They had the home crowd behind them. They had ample motivation coming off a loss. They were facing a Miami team missing its top big man.
There were a lot of reasons to believe North Carolina would bounce back from Sunday's loss at Virginia and get a critical ACC win on Thursday night, which is why it's alarming that the Tar Heels failed to do so.
Miami dropped North Carolina to 0-2 in the ACC with a 68-59 win, the Hurricanes' first against the Tar Heels since 2006 and their third in the last 21 meetings between the two schools. Back-to-back threes from Durand Scott and Trey McKinney-Jones broke open what had been a back-and-forth game and gave the Hurricanes a virtually insurmountable nine-point lead with just over three minutes to go.
Under normal circumstances, an 0-2 start to ACC play wouldn't inspire panic, especially considering North Carolina actually won the 2009 national championship the only time this century it began ACC play with two losses. This year feels different, however, since the Tar Heels (10-5) appear to lack their usual talent or inexperience and must navigate the toughest possible ACC schedule.
Thanks to the quirks of an imbalanced league schedule, the only teams North Carolina will not face twice this season are Clemson, Wake Forest, Virginia Tech and Boston College, maybe the ACC's four worst teams. Up next for the Tar Heels in their search for their first league win is a visit to Florida State and a home game against Maryland, with road games against NC State and Duke looming in the coming weeks.
Such a daunting schedule makes it critical for North Carolina to close out winnable home games, but on Thursday it was Miami who played the better second half.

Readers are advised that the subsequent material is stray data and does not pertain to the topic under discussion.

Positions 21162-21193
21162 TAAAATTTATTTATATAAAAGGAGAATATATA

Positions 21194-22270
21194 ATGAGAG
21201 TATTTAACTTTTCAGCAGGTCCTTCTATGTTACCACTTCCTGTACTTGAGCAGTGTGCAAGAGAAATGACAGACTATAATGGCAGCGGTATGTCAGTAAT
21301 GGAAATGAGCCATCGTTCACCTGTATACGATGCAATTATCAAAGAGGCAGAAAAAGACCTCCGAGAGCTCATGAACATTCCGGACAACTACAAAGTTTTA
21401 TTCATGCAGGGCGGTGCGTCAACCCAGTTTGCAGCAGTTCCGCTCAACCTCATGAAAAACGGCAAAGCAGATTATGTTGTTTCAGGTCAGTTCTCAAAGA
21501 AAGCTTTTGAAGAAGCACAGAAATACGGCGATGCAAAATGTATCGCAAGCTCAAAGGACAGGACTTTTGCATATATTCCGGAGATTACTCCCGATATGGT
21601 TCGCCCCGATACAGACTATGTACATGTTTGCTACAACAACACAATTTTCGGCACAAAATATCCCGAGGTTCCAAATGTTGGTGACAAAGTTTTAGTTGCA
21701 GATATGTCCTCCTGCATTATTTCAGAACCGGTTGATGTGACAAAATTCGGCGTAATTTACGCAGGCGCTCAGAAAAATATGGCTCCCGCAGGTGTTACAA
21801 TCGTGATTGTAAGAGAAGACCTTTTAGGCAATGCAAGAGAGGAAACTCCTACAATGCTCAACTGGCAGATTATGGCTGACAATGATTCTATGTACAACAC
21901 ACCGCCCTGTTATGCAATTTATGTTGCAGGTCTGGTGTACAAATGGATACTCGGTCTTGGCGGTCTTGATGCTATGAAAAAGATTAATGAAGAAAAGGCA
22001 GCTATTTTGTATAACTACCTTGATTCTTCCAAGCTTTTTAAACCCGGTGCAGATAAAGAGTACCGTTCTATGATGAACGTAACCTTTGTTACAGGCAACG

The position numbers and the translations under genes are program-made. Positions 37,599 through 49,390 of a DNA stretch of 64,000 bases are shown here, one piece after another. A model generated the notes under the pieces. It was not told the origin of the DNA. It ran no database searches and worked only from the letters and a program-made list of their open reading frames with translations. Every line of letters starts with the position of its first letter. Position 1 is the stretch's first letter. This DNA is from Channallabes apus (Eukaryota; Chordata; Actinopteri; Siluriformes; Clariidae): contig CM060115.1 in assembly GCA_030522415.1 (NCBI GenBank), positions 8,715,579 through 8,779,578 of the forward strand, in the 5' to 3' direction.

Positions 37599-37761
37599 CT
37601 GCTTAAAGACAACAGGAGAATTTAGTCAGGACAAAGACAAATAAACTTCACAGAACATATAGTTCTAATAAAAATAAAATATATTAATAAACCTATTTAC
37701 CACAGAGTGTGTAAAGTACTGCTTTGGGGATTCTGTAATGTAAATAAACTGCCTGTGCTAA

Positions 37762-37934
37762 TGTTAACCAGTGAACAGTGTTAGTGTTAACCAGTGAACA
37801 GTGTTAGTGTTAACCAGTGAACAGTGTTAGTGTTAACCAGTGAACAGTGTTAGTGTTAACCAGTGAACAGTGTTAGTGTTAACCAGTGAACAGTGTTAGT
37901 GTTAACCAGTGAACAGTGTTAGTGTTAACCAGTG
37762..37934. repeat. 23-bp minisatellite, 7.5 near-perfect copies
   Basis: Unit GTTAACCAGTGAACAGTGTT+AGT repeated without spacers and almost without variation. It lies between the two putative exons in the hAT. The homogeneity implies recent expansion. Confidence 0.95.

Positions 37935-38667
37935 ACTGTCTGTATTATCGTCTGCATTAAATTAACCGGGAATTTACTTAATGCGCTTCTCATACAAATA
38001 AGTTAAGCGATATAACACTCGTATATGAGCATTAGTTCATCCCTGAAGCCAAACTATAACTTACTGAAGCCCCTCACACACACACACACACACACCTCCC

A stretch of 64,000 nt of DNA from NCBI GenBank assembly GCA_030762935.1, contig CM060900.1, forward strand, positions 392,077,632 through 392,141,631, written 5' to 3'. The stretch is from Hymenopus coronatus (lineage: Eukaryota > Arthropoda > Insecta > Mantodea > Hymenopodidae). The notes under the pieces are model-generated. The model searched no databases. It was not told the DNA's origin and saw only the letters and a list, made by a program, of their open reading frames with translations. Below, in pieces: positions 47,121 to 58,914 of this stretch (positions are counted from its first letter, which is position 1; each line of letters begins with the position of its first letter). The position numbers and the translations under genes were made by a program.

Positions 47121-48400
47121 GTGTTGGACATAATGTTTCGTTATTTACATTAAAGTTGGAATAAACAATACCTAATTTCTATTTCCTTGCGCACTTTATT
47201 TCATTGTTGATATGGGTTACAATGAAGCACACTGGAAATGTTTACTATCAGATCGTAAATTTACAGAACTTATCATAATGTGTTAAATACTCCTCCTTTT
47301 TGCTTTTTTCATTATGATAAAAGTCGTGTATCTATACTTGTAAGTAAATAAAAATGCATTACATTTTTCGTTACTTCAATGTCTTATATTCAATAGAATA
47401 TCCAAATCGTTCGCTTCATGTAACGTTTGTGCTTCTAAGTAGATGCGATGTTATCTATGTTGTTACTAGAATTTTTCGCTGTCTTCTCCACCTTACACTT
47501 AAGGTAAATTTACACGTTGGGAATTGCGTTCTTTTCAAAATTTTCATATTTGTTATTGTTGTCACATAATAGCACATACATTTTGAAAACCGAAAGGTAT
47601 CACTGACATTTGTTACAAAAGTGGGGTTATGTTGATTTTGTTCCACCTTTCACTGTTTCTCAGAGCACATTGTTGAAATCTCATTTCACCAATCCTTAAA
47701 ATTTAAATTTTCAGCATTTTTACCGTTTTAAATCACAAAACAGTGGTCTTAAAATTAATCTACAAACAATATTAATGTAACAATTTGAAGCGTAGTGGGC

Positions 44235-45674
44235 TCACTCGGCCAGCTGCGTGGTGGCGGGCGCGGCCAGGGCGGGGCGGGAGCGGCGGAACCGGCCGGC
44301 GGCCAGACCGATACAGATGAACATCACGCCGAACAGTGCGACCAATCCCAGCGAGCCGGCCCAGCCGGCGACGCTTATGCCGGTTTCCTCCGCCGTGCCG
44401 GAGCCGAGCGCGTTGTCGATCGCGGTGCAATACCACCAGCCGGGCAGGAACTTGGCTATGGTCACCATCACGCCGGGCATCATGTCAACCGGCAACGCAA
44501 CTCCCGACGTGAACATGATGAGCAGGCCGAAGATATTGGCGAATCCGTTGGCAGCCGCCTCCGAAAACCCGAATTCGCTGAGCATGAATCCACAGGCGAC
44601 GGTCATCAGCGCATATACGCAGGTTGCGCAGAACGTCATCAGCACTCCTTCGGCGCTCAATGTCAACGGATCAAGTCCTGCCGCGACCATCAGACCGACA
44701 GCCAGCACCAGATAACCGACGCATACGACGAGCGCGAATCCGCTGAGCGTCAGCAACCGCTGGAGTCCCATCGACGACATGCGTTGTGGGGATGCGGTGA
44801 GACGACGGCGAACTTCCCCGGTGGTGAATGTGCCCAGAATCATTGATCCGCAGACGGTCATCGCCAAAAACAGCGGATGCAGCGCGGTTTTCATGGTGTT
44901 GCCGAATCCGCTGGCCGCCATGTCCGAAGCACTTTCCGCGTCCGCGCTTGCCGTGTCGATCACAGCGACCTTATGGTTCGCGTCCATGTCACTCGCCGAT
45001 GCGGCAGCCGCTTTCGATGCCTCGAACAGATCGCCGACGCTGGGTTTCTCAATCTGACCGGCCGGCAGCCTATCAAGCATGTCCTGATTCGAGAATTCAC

Within two at halftime despite a lackluster first-half performance on both ends, Miami regrouped with a fairly basic offensive strategy. Either the Hurricanes pounded it down low to center Julian Gamble and had him exploit his weight advantage over the younger, thinner Tar Heel big men, or they had Kenny Kadji set a high ball screen for Shane Larkin and forced North Carolina to choose between stopping the drive or the pick and pop.
Gamble, who entered the game averaging 5.9 points and 4.2 rebounds, had 14 and 6 against the Tar Heels on 7 of 10 shooting. Larkin had 11 points and got into the lane with ease in the second half, while Kadji had one of the best games of his career, contributing 18 points, nine rebounds and four blocks.
If North Carolina had its usual array of offensive weapons, it would have had little trouble answering Miami's mini-runs. Alas, the Hurricanes successfully blanketed Reggie Bullock and James Michael-McAdoo in the second half, and the Tar Heels had nowhere else to turn.
Bullock went 1 of 9 from the field with two turnovers in the second half and finished with 11 points on 4 of 16 shooting. McAdoo scored 10 first-half points but missed his first six shots of the second half before a layup in the final two minutes. North Carolina shot 11 of 33 (33.3 percent) as a team in the second half.
In between North Carolina's loss at Virginia and the Miami game, Bullock called a player's only meeting to try to get the team back on track. But while it was good to see someone take the initiative, it's also hard not to think in retrospect that at least some of the Tar Heels' issues will be tough to fix.
They don't have strong interior defense or a formidable back-to-the-basket scorer. They suffer too many defensive miscommunications and breakdowns. They aren't even getting consistent play from McAdoo, the one guy who was supposed to be a proven commodity entering the season.
Perhaps, McAdoo will live up to his potential, the young big men will develop, the outside shooters will be freed for more open shots and North Carolina will improve during the second-half of the season. For right now, however, the Tar Heels look like less like a contender and more like a team that will have to scratch and claw just to make the field of 68.